From the November 1905 issue of the Socialist Standard
(Reprinted from "The Chokugen" (the plain speaker), the organ of the Socialist Party of Japan)
Toula, Yasnaya Poliana.
Dear friend IsooAbe (Editor, the Chokugen).
It was a great pleasure for me to receive your letter and your paper, with the English article. I thank you heartily for both.
Though I never doubted that there are in Japan a great many reasonable, moral and religeous men who are opposed to the horrible crime of war, which is now perpetrated by both betrayed and stupefied nations, I was very glad to get the proof of it.
It is a great joy for me to know that I have friends and co-workers in Japan, with which I can be in friendly intercourse.
Wishing to be quite sincere with you, as I wish to be with every esteemed friend, I must tell you that I do not approve of socialism and am sorry to know that the most spiritually advanced part of your—so clever and energetic—people has taken from Europe the very feeble, illusory and fallacious theory of socialism, which in Europe is beginning to be abandoned.
Socialism has for its aim the satisfaction of the meanest part of human nature, his material well-being and by the means it proposes, can never attain them.
The true well-being of humanity is spiritual i.e. moral and includes the material well-being. And this higher goal can be attained only by religeous i.e moral perfection of all the units which composes nations and humanity.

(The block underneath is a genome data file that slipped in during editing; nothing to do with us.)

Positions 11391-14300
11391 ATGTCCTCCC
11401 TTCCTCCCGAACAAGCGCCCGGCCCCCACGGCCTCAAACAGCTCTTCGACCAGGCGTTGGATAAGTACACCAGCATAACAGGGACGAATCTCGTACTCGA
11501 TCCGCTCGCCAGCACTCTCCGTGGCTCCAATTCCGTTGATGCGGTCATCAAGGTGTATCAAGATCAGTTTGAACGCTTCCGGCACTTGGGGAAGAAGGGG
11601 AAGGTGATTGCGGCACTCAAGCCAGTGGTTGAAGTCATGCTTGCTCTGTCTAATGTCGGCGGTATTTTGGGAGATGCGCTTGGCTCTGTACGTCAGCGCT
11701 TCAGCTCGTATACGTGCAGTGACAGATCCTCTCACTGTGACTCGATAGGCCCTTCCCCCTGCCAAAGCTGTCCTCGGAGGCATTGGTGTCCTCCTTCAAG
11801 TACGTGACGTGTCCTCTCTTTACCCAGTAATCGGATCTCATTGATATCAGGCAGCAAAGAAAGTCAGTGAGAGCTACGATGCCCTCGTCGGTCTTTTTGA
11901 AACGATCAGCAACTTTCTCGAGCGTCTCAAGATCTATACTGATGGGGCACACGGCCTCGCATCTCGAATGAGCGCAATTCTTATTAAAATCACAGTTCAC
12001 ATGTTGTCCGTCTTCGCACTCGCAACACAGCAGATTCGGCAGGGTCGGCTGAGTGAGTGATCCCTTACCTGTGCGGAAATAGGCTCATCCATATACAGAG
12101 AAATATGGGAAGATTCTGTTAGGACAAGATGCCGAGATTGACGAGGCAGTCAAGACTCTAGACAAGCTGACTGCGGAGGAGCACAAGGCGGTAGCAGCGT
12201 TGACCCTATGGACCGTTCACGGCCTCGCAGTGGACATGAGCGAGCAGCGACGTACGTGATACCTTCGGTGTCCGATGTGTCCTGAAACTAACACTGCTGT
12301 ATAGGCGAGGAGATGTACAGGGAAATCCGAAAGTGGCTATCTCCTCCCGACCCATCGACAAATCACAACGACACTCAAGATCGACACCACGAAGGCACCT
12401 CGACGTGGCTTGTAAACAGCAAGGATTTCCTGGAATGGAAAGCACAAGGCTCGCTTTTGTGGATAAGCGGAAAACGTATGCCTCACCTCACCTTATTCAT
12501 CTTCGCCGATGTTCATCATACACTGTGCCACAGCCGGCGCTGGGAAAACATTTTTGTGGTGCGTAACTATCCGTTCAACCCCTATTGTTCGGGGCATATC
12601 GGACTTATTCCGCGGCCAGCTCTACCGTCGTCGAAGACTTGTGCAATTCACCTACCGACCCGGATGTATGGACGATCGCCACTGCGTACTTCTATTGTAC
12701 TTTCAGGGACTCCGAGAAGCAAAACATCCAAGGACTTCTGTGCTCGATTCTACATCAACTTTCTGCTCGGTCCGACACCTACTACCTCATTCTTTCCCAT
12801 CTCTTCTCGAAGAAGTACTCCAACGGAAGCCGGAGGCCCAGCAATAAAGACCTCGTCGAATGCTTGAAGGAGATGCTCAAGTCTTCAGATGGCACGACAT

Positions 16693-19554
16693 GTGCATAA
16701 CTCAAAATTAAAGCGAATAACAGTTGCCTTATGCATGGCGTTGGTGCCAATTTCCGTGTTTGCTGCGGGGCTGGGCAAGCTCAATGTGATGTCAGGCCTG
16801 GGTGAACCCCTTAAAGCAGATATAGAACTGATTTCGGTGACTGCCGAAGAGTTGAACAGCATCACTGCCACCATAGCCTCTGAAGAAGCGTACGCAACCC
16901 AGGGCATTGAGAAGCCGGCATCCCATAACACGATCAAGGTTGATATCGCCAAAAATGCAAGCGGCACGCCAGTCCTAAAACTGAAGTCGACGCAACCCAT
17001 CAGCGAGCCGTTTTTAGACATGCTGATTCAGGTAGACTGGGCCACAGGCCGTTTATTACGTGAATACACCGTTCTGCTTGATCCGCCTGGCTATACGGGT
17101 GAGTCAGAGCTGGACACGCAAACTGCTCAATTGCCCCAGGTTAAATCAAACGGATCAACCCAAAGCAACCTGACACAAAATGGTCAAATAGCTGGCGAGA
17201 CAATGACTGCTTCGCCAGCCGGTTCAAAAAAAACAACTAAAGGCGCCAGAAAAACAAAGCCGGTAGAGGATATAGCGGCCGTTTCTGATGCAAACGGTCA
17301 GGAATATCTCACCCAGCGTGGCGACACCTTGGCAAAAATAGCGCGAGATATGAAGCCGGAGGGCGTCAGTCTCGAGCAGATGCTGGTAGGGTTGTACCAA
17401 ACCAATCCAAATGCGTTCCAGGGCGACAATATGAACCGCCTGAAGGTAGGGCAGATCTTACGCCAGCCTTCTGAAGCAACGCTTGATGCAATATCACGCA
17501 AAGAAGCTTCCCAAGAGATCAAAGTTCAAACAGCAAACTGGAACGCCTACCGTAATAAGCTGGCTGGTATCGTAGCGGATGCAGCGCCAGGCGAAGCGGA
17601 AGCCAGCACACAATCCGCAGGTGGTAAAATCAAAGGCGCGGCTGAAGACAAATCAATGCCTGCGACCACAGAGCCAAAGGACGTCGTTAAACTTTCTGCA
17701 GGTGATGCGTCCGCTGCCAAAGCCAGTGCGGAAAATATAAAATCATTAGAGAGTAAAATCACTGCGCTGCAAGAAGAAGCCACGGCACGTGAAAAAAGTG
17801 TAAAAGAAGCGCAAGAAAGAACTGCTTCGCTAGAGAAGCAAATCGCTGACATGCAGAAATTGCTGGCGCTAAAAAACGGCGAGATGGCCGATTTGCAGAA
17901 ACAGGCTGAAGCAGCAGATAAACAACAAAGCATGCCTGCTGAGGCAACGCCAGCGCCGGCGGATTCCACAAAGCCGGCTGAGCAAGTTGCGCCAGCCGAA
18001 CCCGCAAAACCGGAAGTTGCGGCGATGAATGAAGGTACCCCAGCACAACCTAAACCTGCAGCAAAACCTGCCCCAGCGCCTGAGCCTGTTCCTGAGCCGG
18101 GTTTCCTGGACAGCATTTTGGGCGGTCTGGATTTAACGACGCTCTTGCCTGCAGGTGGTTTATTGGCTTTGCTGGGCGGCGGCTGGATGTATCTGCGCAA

By religeon I understand the reasonably belief in a (general for all humanity) law of God, which practically is exposed in the precept of loving every man and doing to every body what one wishes to be done to you.
I know that this method seems to be less expedient than socialism and other frail theories, but it is the sole true one. And all the efforts we make in trying to realise false—and not realising their aim—theories only hinder as to employ true means to attain the degree of happiness of mankind and of every individual which is proper to our times.
Excuse for the liberty I take to discuss your creed, and for my bad English and believe me to be your friend.
See also 'Tolstoy "Impossibilist."'